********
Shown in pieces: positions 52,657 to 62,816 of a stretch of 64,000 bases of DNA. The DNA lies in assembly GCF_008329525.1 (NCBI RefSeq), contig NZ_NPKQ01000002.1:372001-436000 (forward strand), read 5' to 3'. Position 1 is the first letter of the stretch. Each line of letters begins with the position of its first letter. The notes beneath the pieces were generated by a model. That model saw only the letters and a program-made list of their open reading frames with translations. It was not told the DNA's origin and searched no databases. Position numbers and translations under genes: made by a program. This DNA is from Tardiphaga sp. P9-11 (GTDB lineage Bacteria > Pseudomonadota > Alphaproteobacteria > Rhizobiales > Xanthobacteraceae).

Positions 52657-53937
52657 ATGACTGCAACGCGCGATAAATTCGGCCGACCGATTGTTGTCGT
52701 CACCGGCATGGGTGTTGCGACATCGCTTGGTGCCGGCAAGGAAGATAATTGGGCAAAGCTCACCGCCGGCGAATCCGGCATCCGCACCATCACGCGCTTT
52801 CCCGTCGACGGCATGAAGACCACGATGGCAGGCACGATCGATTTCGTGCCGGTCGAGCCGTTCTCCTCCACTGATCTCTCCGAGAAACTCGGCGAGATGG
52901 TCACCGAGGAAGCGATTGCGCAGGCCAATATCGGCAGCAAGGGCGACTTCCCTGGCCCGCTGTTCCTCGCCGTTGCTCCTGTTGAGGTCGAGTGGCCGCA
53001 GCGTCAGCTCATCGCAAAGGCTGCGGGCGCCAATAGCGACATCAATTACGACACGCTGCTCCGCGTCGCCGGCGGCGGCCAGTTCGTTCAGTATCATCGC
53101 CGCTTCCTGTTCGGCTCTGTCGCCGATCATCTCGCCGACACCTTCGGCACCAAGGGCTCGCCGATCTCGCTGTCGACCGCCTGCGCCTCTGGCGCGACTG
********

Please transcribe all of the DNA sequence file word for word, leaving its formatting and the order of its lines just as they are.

Shown in pieces: positions 52,657 to 62,816 of a stretch of 64,000 bases of DNA. The DNA lies in assembly GCF_008329525.1 (NCBI RefSeq), contig NZ_NPKQ01000002.1:372001-436000 (forward strand), read 5' to 3'. Position 1 is the first letter of the stretch. Each line of letters begins with the position of its first letter. The notes beneath the pieces were generated by a model. That model saw only the letters and a program-made list of their open reading frames with translations. It was not told the DNA's origin and searched no databases. Position numbers and translations under genes: made by a program. This DNA is from Tardiphaga sp. P9-11 (GTDB lineage Bacteria > Pseudomonadota > Alphaproteobacteria > Rhizobiales > Xanthobacteraceae).

Positions 52657-53937
52657 ATGACTGCAACGCGCGATAAATTCGGCCGACCGATTGTTGTCGT
52701 CACCGGCATGGGTGTTGCGACATCGCTTGGTGCCGGCAAGGAAGATAATTGGGCAAAGCTCACCGCCGGCGAATCCGGCATCCGCACCATCACGCGCTTT
52801 CCCGTCGACGGCATGAAGACCACGATGGCAGGCACGATCGATTTCGTGCCGGTCGAGCCGTTCTCCTCCACTGATCTCTCCGAGAAACTCGGCGAGATGG
52901 TCACCGAGGAAGCGATTGCGCAGGCCAATATCGGCAGCAAGGGCGACTTCCCTGGCCCGCTGTTCCTCGCCGTTGCTCCTGTTGAGGTCGAGTGGCCGCA
53001 GCGTCAGCTCATCGCAAAGGCTGCGGGCGCCAATAGCGACATCAATTACGACACGCTGCTCCGCGTCGCCGGCGGCGGCCAGTTCGTTCAGTATCATCGC
53101 CGCTTCCTGTTCGGCTCTGTCGCCGATCATCTCGCCGACACCTTCGGCACCAAGGGCTCGCCGATCTCGCTGTCGACCGCCTGCGCCTCTGGCGCGACTG